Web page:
There was evidence introduced by respondents tending to show that claimant did not sustain an accident within the meaning of the Workmen's Compensation Act. Respondents also offered evidence that appellant, in a statement made to a claims adjuster, said that after seeing Dr. Flynn he heard that Dr. Dulick was a good doctor and that Mr. Hayes did not send him to see Dr. Dulick.

    The Referee of the Division of Workmen's Compensation found that claimant did not sustain an accident arising out of and in the course of his employment, and denied the claimant compensation. Upon application for review, the Industrial Commission made a final award reversing the Referee on the issue of accident, and awarded the claimant $325 for temporary total disability of thirteen weeks, and denied the claim for medical expenses. The Circuit Court affirmed the award of the Industrial Commission.

    The question presented by this appeal is whether the findings and award of the Industrial Commission are supported by competent and substantial evidence upon the whole record. Seabaugh's Dependents v. Garver Lumber Mfg. Co., 355 Mo. 1153, 200 S.W.2d 55; Wood v. Wagner Electric Corp., 355 Mo. 670, 197 S.W.2d 647. We cannot substitute our own judgment for that of the Commission, but must affirm the judgment unless it clearly appears that the Commission could not reasonably have made said finding. Wood v. Wagner Electric Corp., 355 Mo. 670, 197 S.W.2d 647; Karch v. Empire District Electric Co., 358 Mo. 1062, 218 S.W.2d 765.

    It must also be borne in mind that where the right to compensation depends upon the acceptance of one of two conflicting medical theories, the question to be determined is one of fact for the Industrial Commission. Williams v. International Shoe Co., Mo.App., 213 S.W.2d 657. And, we are not at liberty to disturb said finding unless the Commission acted unreasonably by accepting evidence which was not substantial, or decided the case contrary to the overwhelming weight of the evidence. Wood v. Wagner Electric Corp., 355 Mo. 670, 197 S.W.2d 647.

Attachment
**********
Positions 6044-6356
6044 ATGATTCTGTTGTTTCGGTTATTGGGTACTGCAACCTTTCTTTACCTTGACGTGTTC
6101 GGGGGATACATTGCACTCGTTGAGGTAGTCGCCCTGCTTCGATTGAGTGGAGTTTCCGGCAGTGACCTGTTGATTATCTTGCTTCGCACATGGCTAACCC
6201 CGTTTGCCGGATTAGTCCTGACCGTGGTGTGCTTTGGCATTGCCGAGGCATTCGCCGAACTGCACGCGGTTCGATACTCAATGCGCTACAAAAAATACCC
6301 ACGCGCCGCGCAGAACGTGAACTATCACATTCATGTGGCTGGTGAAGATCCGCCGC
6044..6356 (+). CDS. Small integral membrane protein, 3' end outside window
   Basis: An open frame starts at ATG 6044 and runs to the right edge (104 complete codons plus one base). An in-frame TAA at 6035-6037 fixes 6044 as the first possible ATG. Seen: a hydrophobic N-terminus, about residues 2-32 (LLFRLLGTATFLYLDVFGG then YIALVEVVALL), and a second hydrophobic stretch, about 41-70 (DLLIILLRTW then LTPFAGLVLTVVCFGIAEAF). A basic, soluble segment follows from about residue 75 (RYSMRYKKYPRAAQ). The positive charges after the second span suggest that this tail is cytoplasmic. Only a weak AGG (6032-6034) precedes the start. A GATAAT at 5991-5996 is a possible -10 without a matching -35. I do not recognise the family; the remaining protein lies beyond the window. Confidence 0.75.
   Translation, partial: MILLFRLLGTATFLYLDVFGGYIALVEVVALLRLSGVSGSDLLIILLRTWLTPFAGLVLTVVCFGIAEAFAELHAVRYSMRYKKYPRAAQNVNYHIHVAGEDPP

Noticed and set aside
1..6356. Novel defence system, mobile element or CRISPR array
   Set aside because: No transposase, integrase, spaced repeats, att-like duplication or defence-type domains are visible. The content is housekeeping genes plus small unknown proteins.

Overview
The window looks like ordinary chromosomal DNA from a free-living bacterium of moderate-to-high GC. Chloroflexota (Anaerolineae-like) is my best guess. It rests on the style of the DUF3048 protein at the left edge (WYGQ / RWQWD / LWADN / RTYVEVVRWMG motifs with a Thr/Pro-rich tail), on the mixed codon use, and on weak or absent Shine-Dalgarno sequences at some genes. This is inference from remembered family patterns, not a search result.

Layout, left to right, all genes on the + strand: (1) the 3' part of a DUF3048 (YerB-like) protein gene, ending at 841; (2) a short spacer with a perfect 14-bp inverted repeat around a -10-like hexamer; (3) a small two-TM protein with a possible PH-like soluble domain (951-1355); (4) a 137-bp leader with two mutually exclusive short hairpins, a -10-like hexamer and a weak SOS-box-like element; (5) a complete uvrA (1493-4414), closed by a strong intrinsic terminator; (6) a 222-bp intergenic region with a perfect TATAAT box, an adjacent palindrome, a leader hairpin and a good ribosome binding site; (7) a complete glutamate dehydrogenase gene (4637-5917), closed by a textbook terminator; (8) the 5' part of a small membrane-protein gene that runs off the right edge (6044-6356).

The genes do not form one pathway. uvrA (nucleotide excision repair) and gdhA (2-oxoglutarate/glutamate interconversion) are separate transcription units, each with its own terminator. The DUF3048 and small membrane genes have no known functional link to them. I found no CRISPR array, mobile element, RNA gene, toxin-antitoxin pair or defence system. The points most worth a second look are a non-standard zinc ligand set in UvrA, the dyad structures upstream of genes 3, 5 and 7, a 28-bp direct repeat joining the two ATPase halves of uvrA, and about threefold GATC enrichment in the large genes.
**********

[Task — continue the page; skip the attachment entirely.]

We have examined the record in this case and have come to the conclusion that there is substantial evidence contained therein from which the Commission could reasonably have found that claimant was not entitled to an award for permanent partial disability.

    It is true that claimant presented testimony which, had it been accepted by the Commission, would have supported an award in claimant's favor. But the Commission was not compelled to believe this testimony. The Commission was at liberty to reject all or any part of the testimony which it did not consider credible, and accept as true contrary evidence adduced by the respondents. The Commission also had the right to accept parts of the testimony of the physician testifying for claimant, and the physician who testified for respondents,—it being the province of the Commission to resolve conflicts in the evidence and give probative value to only that part which has the ring of truth in it.

    Dr. Graeser testified he found no evidence of weakness in claimant's abdominal wall, and no evidence of any bulge or impulse with increased abdominal pressure. The doctor's conclusion was that claimant had a good recovery from his last operation; that there was no reason why he should wear a supportive belt, and no reason why claimant should not be able to do his regular work. He also stated that *820 he disagreed with the opinion expressed by Dr. Dulick that insured had a permanent injury.